Kerry Wood, a longtime friend of John Leonard’s, sent us this reminiscence:
It has all been said—everywhere but in the New York Times Book Review section where I expected to see at least a letter to the editor about the death of the man that captained that l ship so capably in its finest years and then was essentially blackballed for a decade.
I can offer nothing to compare with what I have read recently about my friend’s literary stature and accomplishments. I have known John since our high school days in Long Beach, CA, the town he wrote about in “Crybaby of the Western World,” my copy of which is on a shelf behind me along with “The Naked Martini” and “Wyke Regis.” John won’t be remembered for those early, unsuccessful novels. And who would believe that this man of letters and reviewer of 13,000 books would be a product of Long Beach Wilson High, the school so unfairly characterized in the Hilary Swank movie “Freedom Writers.”
I remember playing basketball with him on his driveway while our mothers chatted indoors. I was a good bit taller than John, and if I would score over him from close in he would declare the shot “a minnow” and say it was worth only one point.
I was at Yale when John dropped out of Harvard; the ironies of liberal John Leonard’s going to work for the “National Review,” and his staunchly Democrat mother Ruth’s relocation to a home on, of all places, Nixon Street, where she still holds on at age 90, something. John had interesting tales about covering the Cuban Missile Crisis for “National Review.” I was most amused when he came to UC Berkeley to complete his bachelor’s degree. This gifted prose stylist couldn’t produce a Harvard transcript that showed completion of a course corresponding to English IA (or whatever they call it). His admission into and completion of Archibald MacLeish’s Creative Writing seminar was insufficient to establish his writing competency. At Harvard he must have had the kind of exemption currently provided by passing the Advanced Placement test. At Cal, he had to take English 1 A and B. Recognizing the absurdity of the situation, his instructor suggested that he merely attend class, sit toward the rear, and work on whichever novel he was writing at the time.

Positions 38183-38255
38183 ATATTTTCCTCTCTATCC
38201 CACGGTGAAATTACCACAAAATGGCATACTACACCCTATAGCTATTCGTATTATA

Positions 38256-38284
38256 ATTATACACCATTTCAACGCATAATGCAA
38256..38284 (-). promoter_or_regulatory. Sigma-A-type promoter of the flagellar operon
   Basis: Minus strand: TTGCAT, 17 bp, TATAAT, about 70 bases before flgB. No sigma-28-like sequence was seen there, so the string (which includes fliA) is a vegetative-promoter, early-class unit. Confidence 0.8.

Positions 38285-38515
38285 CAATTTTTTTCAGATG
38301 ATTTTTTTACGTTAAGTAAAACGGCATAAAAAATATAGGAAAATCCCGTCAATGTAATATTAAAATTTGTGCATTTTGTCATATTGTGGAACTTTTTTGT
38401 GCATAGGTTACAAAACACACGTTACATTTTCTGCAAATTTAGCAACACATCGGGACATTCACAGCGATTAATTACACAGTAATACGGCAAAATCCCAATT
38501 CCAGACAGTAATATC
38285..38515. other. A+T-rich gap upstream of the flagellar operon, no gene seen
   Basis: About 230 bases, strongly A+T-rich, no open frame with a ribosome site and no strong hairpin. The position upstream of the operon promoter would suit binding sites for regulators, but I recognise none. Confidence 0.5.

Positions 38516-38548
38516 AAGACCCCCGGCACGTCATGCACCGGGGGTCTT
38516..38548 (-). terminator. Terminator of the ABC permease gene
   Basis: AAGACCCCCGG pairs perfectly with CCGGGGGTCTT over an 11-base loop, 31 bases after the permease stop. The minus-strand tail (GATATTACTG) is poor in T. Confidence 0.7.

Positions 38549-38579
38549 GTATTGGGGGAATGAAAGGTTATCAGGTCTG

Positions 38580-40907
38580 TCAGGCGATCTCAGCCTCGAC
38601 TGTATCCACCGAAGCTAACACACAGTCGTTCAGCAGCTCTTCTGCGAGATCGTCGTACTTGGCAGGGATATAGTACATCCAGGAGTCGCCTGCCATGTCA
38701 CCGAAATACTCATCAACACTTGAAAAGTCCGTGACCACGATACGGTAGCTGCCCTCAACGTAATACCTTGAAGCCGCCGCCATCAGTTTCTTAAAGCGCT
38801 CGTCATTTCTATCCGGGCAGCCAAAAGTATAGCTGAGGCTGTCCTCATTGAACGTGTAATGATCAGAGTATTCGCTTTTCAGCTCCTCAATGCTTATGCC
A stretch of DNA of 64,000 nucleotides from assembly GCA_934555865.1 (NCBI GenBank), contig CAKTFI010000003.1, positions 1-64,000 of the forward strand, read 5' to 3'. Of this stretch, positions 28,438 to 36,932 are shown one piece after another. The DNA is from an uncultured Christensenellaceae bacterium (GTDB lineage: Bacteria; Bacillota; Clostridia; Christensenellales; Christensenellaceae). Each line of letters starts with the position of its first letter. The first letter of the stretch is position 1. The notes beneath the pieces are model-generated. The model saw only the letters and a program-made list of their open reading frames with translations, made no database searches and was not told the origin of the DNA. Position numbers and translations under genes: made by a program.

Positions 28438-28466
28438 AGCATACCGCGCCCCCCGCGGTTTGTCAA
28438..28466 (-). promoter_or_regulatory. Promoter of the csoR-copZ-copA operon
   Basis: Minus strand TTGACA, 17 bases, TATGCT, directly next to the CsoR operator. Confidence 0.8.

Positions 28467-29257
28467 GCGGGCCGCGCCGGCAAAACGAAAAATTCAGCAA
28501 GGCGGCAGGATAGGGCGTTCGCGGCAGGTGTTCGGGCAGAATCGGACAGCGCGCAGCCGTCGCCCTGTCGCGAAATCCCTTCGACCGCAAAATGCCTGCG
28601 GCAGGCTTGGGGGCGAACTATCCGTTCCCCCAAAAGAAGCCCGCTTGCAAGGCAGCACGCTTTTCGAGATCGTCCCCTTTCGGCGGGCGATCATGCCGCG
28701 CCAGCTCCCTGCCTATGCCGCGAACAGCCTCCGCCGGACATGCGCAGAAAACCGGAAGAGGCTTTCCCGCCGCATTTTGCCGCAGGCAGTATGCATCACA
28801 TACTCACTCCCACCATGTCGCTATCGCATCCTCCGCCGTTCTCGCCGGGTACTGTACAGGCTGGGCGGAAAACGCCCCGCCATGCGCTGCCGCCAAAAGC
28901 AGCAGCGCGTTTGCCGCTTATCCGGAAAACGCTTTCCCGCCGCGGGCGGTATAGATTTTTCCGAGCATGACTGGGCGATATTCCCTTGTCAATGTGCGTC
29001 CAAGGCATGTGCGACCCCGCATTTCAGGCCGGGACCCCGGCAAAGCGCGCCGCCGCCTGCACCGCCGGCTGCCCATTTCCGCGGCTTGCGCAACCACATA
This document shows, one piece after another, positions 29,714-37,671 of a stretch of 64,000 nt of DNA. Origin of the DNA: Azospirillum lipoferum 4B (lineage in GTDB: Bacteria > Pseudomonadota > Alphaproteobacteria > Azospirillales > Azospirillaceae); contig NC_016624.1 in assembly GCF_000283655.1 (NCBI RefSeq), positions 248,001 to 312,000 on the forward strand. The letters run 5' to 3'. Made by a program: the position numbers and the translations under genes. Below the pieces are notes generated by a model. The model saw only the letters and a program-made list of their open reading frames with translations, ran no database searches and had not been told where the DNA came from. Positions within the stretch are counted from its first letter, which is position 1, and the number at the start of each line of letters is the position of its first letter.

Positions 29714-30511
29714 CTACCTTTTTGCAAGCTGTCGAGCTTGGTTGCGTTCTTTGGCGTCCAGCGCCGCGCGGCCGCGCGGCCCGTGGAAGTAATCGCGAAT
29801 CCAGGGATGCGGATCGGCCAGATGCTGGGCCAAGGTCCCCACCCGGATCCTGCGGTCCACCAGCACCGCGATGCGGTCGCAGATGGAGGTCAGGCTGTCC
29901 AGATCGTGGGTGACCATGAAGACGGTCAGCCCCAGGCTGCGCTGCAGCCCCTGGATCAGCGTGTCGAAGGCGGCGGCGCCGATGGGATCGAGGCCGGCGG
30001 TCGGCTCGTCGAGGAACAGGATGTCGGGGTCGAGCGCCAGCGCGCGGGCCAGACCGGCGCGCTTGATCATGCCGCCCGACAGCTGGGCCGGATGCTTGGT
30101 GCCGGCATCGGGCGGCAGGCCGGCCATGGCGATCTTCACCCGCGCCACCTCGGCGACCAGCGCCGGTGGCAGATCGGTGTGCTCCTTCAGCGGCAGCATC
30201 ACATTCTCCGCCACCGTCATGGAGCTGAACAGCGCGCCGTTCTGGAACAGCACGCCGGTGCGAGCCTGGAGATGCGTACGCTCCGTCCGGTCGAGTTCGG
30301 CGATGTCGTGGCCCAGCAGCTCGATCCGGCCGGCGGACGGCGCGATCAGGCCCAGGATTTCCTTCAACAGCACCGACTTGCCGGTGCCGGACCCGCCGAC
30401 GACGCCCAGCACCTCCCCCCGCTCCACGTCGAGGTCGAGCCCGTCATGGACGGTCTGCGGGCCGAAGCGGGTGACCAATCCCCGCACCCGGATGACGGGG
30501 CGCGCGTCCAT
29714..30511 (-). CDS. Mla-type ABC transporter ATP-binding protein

An impoverished graduate student at Berkeley, just released from my army enlistment, I and others found cheap entertainment in picking up a six pack and enjoying the madcap humor of the Nightsounds show John DJed at the KPFA FM studio. A nickel-dime-quarter poker game always followed the show’s sign-off. Weekends, John would organize beer-and-softball affairs in Strawberry Canyon. One evening he taught a group of us an egghead game called Botticelli that I have no time to explain.
During the next half-century, our meetings were occasional and widely separated in time. John had made it big. He read and read and read and reviewed in his East 78th St. home in New York City. Second wife Sue and he dined out often; Sue at vegetarian restaurants, John at meat-and-potatoes places. They socialized casually with noteworthy people. What I appreciate most is that he always found time for “noteworthless” old friends like me. When we got together, it never occurred to me that I was trading jokes and memories with the most important living American literary critic. He was just an old pal.
No, we were never extremely close friends. I knew first wife Tiana but never became acquainted with children Amy and Andrew, who were either infants or off at school when I would visit. We enjoyed dinner and conversation with John and second-wife Sue last year. John was always there, always funny and hospitable despite his physical debilities. I recently was made aware of the seriousness of his condition when I telephoned him. He had to run down the several flights of stairs in his home. It was minutes before he could get out a complete sentence. We arranged a meeting time when he would be sufficiently recovered from his weekly chemotherapy treatments to be sociable.
I read that he voted and knew the outcome of the recent presidential election before he died. I hope someone got word to him that a few days earlier, unaware that he was in the hospital, I sent him an email saying we would be in town for a week after Thanksgiving and hoped we could arrange a get-together as we had a year ago. I said I would give him a jingle. This is it, John. You are already missed and will be long remembered by your legion of friends, famous authors and us ordinary folk.—Kerry Wood